He headed to Cheers to meet up with Sam from Asking and had our final drinks and then a walk back to the bus for a long sleep before the next show. 

All in all… I ate… I drank… I watched bands… I bro'd down… success. 


San Francisco

Today was my tattoo day. Tomorrow was Ashley's turn. Our two dear friends from Seattle, Megan and Evan were in town on their cross-country honeymoon, and met us up for hanging and eating. 

We decided to take them to Nopalito (the local, organic, amazing Mexican place that Ashley and I flipped over last time or so that we were in SF) for dinner. Nopalito is always nice and busy - people chowing down on smaller/medium-sharing-sized plates of Mexican specialties. 

Unfortunately - when you get tattooed for most of the day - you usually don't feel right at the end of the night… sometimes the endorphins work to your favor and stick around… sometimes those jerks leave you and let you get spacey. I wanted to tough it out and hang and rage and all that… but I think I faded and crashed pretty hard towards the end of the meal… but we'll save that for later.

What I love about Nopalito is that everything can be shared - and that everything feels that it should be. The seating is all semi-close to other seating (without being too close for most of the areas), the cooking-area is openly visible, the plates are smaller and priced-well to the point that you can order lots and try lots (I always want to try as many things as possible when eating anywhere), and the restaurant is usually filled with a bit of music and the conversations of happy patrons. 

We went up to the bar and waited for our tables - everyone ordered their cocktails - I had the Bloody Maria (Pueblo viejo blanco, tomato, orange, spices) - rocking Nopalito-version of the Bloody Mary. We all caught up and drank and waited for our table to open up.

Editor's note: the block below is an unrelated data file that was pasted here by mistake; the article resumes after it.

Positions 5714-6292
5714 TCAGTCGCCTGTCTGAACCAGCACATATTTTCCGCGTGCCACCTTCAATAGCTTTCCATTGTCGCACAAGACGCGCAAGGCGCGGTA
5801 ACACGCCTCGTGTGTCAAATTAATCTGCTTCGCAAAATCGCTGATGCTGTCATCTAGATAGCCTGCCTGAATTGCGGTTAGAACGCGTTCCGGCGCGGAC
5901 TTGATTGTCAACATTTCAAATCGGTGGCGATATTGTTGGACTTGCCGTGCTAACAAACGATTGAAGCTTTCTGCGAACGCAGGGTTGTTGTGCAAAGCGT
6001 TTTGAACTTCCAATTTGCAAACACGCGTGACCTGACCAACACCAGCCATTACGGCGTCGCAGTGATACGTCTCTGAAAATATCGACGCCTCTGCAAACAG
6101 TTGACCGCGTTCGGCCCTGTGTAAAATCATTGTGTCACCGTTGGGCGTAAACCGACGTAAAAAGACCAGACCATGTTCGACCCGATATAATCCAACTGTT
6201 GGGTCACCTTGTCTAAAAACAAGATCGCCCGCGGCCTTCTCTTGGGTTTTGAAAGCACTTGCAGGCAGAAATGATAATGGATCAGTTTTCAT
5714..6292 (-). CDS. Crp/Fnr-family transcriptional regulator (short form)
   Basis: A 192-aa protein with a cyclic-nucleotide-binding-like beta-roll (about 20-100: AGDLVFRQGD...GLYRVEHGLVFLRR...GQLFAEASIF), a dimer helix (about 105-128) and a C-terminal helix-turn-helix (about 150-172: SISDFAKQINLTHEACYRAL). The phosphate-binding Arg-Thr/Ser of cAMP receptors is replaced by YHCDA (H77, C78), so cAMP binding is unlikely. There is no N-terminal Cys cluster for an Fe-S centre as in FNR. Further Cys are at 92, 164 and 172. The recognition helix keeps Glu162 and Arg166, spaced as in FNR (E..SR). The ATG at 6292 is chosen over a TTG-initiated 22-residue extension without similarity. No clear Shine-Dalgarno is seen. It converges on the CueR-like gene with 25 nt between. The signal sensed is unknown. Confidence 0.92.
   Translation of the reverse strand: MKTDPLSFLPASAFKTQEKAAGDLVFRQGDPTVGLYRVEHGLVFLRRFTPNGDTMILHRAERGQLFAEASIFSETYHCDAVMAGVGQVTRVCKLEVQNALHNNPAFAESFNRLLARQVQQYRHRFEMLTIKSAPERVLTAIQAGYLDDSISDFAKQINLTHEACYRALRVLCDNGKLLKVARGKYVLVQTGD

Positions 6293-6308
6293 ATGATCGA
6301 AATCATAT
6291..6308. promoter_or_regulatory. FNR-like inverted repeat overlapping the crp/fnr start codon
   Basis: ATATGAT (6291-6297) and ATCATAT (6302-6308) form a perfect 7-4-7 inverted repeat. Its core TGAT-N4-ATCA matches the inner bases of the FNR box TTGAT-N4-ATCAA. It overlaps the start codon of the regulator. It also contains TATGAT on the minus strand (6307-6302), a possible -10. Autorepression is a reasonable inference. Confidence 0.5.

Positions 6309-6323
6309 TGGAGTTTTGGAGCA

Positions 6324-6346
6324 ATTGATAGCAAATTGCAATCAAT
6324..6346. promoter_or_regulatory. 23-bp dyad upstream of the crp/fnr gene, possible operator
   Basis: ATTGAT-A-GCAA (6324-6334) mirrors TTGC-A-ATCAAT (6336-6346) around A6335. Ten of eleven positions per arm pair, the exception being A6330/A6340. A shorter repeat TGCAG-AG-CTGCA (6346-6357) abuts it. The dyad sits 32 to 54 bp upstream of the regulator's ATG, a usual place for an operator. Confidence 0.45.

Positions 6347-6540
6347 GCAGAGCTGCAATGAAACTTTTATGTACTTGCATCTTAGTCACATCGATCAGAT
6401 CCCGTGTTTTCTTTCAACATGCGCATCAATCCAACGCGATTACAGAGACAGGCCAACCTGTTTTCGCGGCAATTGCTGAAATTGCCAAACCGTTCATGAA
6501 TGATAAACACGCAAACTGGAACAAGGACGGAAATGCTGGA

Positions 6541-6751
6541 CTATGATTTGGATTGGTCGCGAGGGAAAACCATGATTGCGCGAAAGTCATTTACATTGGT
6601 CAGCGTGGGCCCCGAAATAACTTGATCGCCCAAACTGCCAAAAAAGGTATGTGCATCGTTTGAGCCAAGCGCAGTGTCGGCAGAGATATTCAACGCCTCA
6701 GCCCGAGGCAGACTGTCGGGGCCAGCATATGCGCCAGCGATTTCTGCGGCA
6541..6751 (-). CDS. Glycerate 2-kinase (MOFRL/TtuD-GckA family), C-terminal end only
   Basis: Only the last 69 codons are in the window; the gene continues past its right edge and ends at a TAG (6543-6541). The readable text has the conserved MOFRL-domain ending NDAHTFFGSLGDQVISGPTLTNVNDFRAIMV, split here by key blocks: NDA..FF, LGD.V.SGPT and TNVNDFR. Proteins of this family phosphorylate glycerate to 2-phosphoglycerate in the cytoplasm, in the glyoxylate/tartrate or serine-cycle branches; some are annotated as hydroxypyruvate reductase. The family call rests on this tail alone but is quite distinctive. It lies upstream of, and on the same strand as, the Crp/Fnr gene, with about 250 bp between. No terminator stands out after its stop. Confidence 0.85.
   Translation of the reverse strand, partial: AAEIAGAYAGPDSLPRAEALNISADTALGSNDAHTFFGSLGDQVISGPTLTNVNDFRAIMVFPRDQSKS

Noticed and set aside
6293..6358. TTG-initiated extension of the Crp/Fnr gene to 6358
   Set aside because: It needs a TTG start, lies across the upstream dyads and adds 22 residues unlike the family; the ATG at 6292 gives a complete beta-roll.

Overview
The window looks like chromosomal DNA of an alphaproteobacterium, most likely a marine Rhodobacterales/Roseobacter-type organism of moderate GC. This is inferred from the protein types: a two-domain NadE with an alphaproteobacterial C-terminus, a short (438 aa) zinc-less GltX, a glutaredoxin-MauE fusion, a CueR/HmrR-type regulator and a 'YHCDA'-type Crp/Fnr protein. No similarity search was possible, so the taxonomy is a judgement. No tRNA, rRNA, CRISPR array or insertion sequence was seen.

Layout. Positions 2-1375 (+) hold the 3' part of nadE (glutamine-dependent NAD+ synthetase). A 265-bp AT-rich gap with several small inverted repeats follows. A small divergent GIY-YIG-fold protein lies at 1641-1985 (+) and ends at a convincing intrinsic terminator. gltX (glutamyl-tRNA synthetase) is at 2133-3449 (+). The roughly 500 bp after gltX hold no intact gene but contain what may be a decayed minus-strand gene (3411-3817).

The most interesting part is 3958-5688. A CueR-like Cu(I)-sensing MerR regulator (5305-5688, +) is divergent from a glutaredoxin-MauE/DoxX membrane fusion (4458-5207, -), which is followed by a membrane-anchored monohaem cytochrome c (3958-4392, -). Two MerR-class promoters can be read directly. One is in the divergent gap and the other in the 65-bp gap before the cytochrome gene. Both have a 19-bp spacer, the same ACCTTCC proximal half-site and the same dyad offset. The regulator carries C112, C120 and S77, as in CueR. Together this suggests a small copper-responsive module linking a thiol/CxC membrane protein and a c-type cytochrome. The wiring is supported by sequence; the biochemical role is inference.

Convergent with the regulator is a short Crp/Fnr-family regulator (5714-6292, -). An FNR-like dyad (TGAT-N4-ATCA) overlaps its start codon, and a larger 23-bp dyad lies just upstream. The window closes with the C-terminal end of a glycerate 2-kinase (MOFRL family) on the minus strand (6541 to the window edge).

Once seated (between couples of strangers), the four of us began picking our selections of the night: Totopos Con Chile (tortilla chips, salsa de arbor, cotija cheese, crema and lime), Gordita De Picadillo (fried tortilla pocket, grass-fed beef, potato, carrot, redbird pinquito beans, queso fresco and salsa de venas), Empanada Con Deshebrada De Res (fried masa pastry, grass-fed beef, tomato, jalapeno, cabbage, avocado, queso fresco and salsa molcajte), Ceviche Verde De Pescado Y Calamare (marinated rock cod, calamari, lime, tomatillo, jalapeno, cilantro, avocado and tortilla chips, Mole Poblano Con Pollo (sauce of toasted chiles, chocolate, cinnamon, nuts, sesame seeds, onion, seared chicken breast and rice), and finally - Carne Asada Con Nopales Y Chorizo (grilled skirt steak, cactus, pasilla chile, onion, chorizo, queso fresco and pico de gallo).

I've mentioned at length the last time I covered Nopalito's how much I am in love with their Totopos Con Chile: soft, traditional cheese; a good amount of crisp off the salty chips - the lime adds this slight moisture that takes it all to another level as well texturally. Nopa's Ceviche was fresh, and exciting. You could really single out each of the flavors in there. The Cod had a softer texture, the calamari and obvious naturally-chewier thing going on… avocado and lime and cilantro couldn't go better with the duo.

The empanada was quite different from the Cuban-style I am so accustomed to (being from Florida) - it was more like a giant hardshell taco - which is not a problem. It's amazing that each dish at the restaurant almost seems to have it's own salsa that goes with that dish - this super crunchy empanada was pretty rocking. The gordita had a similar super-crunchy house to the meat, versus the softer brethren I have consumed in the past - nonetheless - great as well. 

The steak and chicken mains were… too much food at this point. If you look up only a few paragraphs and see that grocery-list of ingredients we were intending on consuming - you can sympathize with our fullness. Since all the blood was in my stomach digesting by this point, and no longer focusing on sending their red and white goodness over to my open-wound arm… I started gettin' a little rough (maybe it was the Bloody Maria and the Negras…) I unfortunately can't describe the mains with proper justice due to my state.

I think I started getting in that paranoid-drunk-type-state with Megan even… I was hallucinatory almost - I think I was hearing her saying things to me that she wasn't. Kids - don't drink after a day of tattooing. Sorry for being a whacko Megan…. Ha… 

Then again - if you can't be a whacko to your friends… who can ya be a whacko to?


Canon in D Major traded for Ragged Wood

Gluttony In Seattle part V